In the corporate world, the concept of business gifting is as old as business itself. Companies use gifts to reward clients, give thanks to valued employees, and to help bolster relationships. The corporate gifts industry is worth an estimated $125 billion each year, and this interesting market sector is expected to grow in the coming decades. A recent research study conducted by a well-known corporate gifting company sheds new light on the practice of business gifting, providing insights to those who wish to incorporate this strategy into their annual operations.

The Value of Business Gifting

Whatever the gift, the primary goal of business gifting practices is to show clients gratitude. Many companies thrive by forging long-term relationships with their clients, and this can mean going the extra mile to let those clients know a company values the relationship. The research study, called the Business Gift Satisfaction Survey, illustrated the intrinsic value of gifting. In the study:

  • 57% of survey respondents indicated that corporate gifts can influence the opinion of a business partner.
  • Almost 95% of corporate executives believe that gifting creates and nurtures a deep personal connection with business partners.
  • 80% of executives indicate that business gifts have both tangible and intangible benefits. Tangible benefits include positive return on investment (ROI), while intangibles may mean a more favorable opinion of the gift-giver and his or her company.

Best Practices for Business Gifting

In corporate gifting, there are many factors that can influence the practice itself as well as its reception by gift recipients. Industry analysts stress that gifts should target quality over quantity; higher-value gifts should be directed to executives and business leaders in order to generate the positive opinions so crucial in relationship building.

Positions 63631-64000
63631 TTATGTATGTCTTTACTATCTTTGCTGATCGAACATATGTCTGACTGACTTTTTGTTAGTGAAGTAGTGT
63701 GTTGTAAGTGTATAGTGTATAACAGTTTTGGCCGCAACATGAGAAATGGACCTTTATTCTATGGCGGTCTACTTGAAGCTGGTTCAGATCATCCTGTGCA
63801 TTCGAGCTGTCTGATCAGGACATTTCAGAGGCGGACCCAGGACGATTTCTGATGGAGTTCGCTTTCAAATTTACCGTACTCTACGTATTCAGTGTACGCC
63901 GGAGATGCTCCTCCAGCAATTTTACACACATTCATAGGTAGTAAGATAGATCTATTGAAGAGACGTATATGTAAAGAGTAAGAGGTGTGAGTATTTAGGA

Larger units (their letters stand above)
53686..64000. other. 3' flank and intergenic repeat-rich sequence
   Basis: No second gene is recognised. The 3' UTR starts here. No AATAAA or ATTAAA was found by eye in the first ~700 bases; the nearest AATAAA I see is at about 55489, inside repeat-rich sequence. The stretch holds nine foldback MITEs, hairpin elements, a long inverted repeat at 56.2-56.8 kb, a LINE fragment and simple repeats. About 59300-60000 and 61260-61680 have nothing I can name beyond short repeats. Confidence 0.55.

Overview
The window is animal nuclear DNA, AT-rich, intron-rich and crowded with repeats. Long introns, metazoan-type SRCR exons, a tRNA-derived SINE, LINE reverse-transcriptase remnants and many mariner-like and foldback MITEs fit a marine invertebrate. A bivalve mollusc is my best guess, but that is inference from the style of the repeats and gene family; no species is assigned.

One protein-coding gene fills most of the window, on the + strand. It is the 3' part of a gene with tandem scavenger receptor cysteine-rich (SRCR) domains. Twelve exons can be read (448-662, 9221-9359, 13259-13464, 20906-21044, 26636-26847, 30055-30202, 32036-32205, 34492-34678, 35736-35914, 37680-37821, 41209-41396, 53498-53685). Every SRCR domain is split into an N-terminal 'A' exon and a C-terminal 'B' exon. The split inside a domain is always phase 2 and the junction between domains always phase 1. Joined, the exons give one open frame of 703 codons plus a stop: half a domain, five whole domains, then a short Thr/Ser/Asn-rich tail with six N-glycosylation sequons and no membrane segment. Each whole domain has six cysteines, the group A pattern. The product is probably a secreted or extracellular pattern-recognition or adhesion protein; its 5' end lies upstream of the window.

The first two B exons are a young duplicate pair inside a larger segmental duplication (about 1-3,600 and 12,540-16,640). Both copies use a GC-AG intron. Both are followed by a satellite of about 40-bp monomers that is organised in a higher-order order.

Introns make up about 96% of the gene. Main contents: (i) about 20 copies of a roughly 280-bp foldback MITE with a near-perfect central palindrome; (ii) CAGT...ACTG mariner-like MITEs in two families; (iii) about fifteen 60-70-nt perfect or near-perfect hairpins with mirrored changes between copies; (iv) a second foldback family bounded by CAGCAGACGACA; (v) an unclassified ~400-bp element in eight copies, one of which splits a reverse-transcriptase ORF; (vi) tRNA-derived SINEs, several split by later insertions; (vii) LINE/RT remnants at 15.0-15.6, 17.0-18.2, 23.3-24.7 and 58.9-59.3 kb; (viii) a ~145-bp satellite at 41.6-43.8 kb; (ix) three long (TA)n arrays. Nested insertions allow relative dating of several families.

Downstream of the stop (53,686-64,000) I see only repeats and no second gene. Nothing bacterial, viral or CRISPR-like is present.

The study unveiled a “sweet spot” in spending levels for gifts. In the study, survey respondents indicated that a gift value of between $50 and $150 was most effective. Executives and the most valuable clients should receive gifts on the higher end of the pricing range, while lower-priced gifts are more suitable for those less important to the overall business relationship.

Other takeaways from the survey show that:

  • Gift cards are a popular choice for business gifts, but do not have the level of personalization necessary for building relationships or conveying the proper levels of appreciation for valued business relationships.
  • Presentation matters – in business gifting, an elegantly-wrapped and –boxed gift stands out, and can increase the gift’s perceived value in the eyes of clients.
  • Branded gifts are not a good choice – the temptation is for gift-givers to include their company’s logo or branding on gift items, but the survey indicates that this practice may backfire. Prominent logos are often perceived as marketing tools rather than gifts thanking the recipient for his or her business over the years, and can negatively impact the perceived value of the gift. If a logo must be included, it should be unobtrusive and/or hidden.
  • Gifts that are personalized produce the greatest ROI – gifts that include the recipient’s name or initials tend to be more memorable, and therefore more valuable, than anonymous gift items. Value-added attributes also contribute to a greater perceived value; attributes like artisan-made items, gifts produced in the U.S.A., or those supporting minority-owned businesses can create positive impressions far beyond their monetary value.

Corporate gifting is a time-honored practice that tells recipients that you value the relationships you have built. Gifts do not have to be expensive, but they should create a lasting positive impression that goes beyond their monetary cost. For unparalleled assistance with corporate gifts and apparel, do not hesitate to contact Siegel’s Corporate Gifts.

LEAVE A REPLY

Please enter your comment!
Please enter your name here